She takes a very positive view of the possibility that one day soon people will be able to have a baby by themselves using artificial wombs.
Why does this appeal to her? There seem to be two reasons. First, although she had a daughter as a single mother in her mid-20s, she is a career woman in her 30s with no man in sight and she would like to have a larger number of children and time is running out. She hopes that with artificial womb and fertilisation technology that women like herself could have children at any time and at any age:
I remember waking up one Saturday morning, on a bed with my daughter in my mum's loft, thinking, well, if some animals can have babies without males, why can't humans? So many women are like me, in their 30s, we do want our careers ... and we're looking for the right partner. And then you get older and it looks less likely to happen.
Why not try to get family formation right instead? Why not bring family formation back to people's mid-20s instead of leaving it so late?
I suspect one reason Arathi Prasad doesn't consider this possibility is that liberalism assumes that each person will pursue their own individual goals and respect or not interfere with other persons pursuing their own individual goals. That's OK when it comes to things like career or hobbies or travel. But it means that we can't make claims on others when it comes to relationships. We can't have expectations of how the opposite sex might behave in order to make timely family formation possible. So if that is ruled out, then the solution has to be something within our own individual control - such as using artificial reproduction techniques.
Here's another possible explanation. There are women who chafe at the idea of forming a family with an "ordinary" man they consider beneath them. They would rather operate solo, outside of marriage, in a less regulated sexual marketplace (which I think is one reason why feminists pushed for the sexual revolution). The advent of artificial wombs and new fertilisation techniques would widen the possibilities for such women to procreate outside of a relationship with a man.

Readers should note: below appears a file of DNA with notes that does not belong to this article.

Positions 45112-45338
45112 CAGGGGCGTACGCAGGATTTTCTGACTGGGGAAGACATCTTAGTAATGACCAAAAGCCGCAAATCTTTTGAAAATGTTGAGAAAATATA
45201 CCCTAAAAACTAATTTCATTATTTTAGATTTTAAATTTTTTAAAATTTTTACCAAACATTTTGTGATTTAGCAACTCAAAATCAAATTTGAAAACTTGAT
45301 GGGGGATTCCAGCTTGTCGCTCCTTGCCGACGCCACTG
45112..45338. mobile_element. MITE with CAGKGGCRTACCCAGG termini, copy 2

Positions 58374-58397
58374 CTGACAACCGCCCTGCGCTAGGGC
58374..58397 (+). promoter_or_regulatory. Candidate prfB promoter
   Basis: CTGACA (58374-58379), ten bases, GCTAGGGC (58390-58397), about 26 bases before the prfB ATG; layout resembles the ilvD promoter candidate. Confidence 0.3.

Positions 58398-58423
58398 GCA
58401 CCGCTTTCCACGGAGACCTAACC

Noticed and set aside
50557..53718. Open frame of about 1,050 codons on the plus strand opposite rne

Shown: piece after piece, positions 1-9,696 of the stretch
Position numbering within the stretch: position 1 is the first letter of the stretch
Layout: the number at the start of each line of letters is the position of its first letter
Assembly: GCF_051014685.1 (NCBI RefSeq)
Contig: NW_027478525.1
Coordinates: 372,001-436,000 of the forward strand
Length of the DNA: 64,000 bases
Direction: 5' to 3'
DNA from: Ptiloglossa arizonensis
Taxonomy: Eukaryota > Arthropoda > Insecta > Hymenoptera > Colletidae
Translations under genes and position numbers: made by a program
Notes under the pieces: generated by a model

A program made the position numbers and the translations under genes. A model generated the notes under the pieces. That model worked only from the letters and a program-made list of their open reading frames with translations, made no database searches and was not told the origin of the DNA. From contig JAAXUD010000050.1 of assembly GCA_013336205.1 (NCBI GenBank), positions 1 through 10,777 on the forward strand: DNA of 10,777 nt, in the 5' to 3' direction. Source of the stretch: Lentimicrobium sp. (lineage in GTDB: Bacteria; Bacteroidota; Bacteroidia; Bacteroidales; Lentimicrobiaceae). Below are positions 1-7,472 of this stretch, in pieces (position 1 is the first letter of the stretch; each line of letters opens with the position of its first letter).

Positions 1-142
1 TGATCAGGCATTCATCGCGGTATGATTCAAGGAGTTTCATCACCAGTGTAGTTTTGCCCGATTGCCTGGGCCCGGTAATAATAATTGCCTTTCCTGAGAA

The second reason why Arathi Prasad welcomes the new technology is that it would break down sex distinctions within the family. Motherhood would no longer be associated with womanhood:
If babies are gestated outside the human body, it would immediately disrupt all our notions about who should be the primary parent, and about male and female roles as a whole. "It would get away from that question of mother and father," says Prasad, "and instead become: what is a parent?"
...Someone pointed out to Prasad that men can produce milk too: "They've got mammary glands, and I haven't looked into this, but say that was possible, then you're really asking who is the mother, and who is the father? If you unhinge all of these things from their very basis, you'd have to rethink who does what."
"Why can’t a man be a mother?" she asks. "Why do we care so much about what it means to be a 'mother' rather than to be a 'parent'?
"By all reasonable estimates, in the near future we will conquer the tyranny of the womb."
She is so keen to collapse the distinction between fatherhood and motherhood that she looks forward to men breastfeeding and she talks about the "tyranny of the womb". The positive connotations that are normally associated with the womb, as the site of fertility and new life, are replaced with the idea of the womb as an agent of tyranny. It's another case of feminists degrading what is distinctly female, rather than celebrating it.
Why is Arathi Prasad so keen to collapse distinct sex roles in the family? It could be that she sees the motherhood role as an inferior one - an impediment to career - and so she wants the "hindrance" of it to be shared equally between men and women. Or perhaps she regards motherhood negatively as a biologically based role which conflicts with the liberal insistence that whatever is self-determined is superior to whatever is predetermined. Therefore, she doesn't like family roles to be associated with the predetermined fact of being biologically male or female.